Whenever a new iPhone comes out, my first thought is, “Should I upgrade for the camera?”
While I weigh other concerns when upgrading — mainly price and how my old phone is holding up — the most enticing feature of any new phone for me is a camera.
I’ve been using an iPhone 6s for the past six months or so. It’s a great phone, and I’ve never had any problems with it. And since I had upgraded from an iPhone 5s, and I could easily see a difference in the quality of my photos.
But when the iPhone 8 came out, I wondered if it would be a major upgrade from my current phone — after all, the iPhone 6s is now two years old.
I decided to spend a few weeks photographing my life with both phones, side-by-side, to decide which camera I like better, then selected a handful of shots that showcased the cameras’ differences.
Take a look at the results:
When comparing the specs of the two phones, I noticed a few major differences between the two.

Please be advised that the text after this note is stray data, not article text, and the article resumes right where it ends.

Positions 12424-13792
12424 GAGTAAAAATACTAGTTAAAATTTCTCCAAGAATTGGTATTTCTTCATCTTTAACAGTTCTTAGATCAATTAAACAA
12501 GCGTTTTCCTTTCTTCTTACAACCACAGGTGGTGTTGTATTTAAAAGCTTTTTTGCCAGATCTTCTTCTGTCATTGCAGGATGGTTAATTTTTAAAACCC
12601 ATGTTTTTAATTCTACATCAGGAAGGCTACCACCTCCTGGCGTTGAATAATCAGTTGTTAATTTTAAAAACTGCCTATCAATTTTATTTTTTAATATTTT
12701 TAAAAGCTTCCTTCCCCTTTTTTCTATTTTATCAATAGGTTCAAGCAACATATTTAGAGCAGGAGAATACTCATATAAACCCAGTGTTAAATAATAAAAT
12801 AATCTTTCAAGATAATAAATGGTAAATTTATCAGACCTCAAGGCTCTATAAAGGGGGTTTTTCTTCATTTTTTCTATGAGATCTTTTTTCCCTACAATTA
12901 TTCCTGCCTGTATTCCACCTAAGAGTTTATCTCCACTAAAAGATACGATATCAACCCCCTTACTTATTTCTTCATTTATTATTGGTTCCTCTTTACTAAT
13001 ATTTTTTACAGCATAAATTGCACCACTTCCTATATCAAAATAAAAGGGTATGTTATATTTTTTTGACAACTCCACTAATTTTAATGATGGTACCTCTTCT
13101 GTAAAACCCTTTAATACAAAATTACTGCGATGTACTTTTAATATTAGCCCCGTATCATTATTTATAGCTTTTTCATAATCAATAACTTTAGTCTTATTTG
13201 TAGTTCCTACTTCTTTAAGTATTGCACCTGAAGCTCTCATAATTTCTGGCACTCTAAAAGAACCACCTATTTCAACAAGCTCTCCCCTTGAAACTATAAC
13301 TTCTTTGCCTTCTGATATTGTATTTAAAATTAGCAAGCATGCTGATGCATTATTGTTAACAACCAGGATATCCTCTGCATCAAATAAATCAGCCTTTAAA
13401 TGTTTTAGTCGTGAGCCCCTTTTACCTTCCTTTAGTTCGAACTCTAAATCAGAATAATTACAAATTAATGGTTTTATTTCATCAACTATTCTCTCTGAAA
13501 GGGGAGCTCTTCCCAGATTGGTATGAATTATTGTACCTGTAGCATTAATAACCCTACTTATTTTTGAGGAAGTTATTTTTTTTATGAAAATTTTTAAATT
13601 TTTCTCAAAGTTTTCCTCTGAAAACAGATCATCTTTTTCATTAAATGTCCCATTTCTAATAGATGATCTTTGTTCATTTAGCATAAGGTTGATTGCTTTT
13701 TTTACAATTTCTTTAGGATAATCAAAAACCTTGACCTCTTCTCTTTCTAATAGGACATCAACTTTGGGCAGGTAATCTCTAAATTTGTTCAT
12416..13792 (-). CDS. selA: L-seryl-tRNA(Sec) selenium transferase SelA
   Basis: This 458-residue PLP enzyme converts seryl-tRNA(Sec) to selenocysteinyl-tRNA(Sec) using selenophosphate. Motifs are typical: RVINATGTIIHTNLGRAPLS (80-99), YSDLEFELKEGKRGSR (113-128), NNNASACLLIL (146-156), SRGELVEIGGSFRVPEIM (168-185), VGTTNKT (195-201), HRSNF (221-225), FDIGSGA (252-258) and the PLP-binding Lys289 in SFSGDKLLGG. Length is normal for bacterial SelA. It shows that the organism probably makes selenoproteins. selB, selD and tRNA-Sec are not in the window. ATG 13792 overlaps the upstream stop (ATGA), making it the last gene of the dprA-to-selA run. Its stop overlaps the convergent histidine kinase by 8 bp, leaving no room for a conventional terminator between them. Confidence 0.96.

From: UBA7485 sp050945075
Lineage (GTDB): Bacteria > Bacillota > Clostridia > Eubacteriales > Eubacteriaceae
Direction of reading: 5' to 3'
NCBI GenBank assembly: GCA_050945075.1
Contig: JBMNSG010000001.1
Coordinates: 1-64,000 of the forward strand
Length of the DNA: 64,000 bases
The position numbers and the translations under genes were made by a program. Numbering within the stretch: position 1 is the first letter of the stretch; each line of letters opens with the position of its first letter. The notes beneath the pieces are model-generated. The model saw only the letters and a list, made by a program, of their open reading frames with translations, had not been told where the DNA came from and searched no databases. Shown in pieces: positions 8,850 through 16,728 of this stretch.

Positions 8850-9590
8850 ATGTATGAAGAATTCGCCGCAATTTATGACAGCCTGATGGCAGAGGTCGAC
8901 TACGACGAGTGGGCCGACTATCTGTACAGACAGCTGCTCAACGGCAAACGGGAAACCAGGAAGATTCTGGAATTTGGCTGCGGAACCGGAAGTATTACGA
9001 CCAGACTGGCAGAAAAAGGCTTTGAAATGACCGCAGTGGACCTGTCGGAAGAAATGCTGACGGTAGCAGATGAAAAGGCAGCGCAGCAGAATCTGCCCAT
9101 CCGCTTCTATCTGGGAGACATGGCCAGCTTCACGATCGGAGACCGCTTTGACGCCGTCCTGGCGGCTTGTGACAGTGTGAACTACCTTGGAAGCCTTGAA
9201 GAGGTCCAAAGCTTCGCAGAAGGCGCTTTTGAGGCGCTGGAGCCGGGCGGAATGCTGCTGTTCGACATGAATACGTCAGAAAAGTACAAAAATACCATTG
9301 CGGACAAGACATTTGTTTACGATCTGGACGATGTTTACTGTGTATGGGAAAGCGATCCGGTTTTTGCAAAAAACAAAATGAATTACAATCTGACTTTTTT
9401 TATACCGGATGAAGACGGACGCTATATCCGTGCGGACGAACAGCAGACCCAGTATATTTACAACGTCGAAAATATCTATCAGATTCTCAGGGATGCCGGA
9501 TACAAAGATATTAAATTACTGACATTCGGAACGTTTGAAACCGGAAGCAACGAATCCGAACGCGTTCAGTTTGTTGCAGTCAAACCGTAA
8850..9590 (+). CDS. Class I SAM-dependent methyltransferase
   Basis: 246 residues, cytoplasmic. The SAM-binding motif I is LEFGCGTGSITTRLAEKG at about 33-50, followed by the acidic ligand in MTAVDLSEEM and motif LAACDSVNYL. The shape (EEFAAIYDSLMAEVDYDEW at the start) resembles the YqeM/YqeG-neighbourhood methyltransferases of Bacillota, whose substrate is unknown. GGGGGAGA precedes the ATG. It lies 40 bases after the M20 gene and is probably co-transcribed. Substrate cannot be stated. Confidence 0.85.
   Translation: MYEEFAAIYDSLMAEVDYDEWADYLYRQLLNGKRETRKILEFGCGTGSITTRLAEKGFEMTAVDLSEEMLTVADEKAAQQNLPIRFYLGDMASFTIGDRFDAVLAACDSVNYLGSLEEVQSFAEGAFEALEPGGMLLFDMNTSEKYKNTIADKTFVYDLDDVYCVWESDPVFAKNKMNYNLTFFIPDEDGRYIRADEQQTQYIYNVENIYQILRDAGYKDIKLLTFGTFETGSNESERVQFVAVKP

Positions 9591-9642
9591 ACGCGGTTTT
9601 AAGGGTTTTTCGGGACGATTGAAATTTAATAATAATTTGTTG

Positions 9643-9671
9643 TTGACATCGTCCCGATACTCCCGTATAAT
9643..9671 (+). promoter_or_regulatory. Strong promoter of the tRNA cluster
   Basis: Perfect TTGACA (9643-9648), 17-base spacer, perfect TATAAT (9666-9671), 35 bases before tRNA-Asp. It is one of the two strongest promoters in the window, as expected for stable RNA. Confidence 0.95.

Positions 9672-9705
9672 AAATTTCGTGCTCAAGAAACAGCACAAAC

Both phones sport a 12-megapixel rear camera, auto-HDR, have exposure controls, and have a 5X digital zoom.
But the iPhone 6s has an f/2.2 aperture while the iPhone 8 has an f/1.8 aperture. This means the iPhone 8’s camera is able to let in more light, making for better shots in low light and sharper images overall.
The iPhone 8 also has optical image stabilization (OIS), a six-element lens (compared to the iPhone 6s’ five-element lens), wide color capture, and a quad-LED True Tone flash with slow sync.
I primarily focused on testing the phone’s abilities in low light, since that was the biggest change from the iPhone 6s.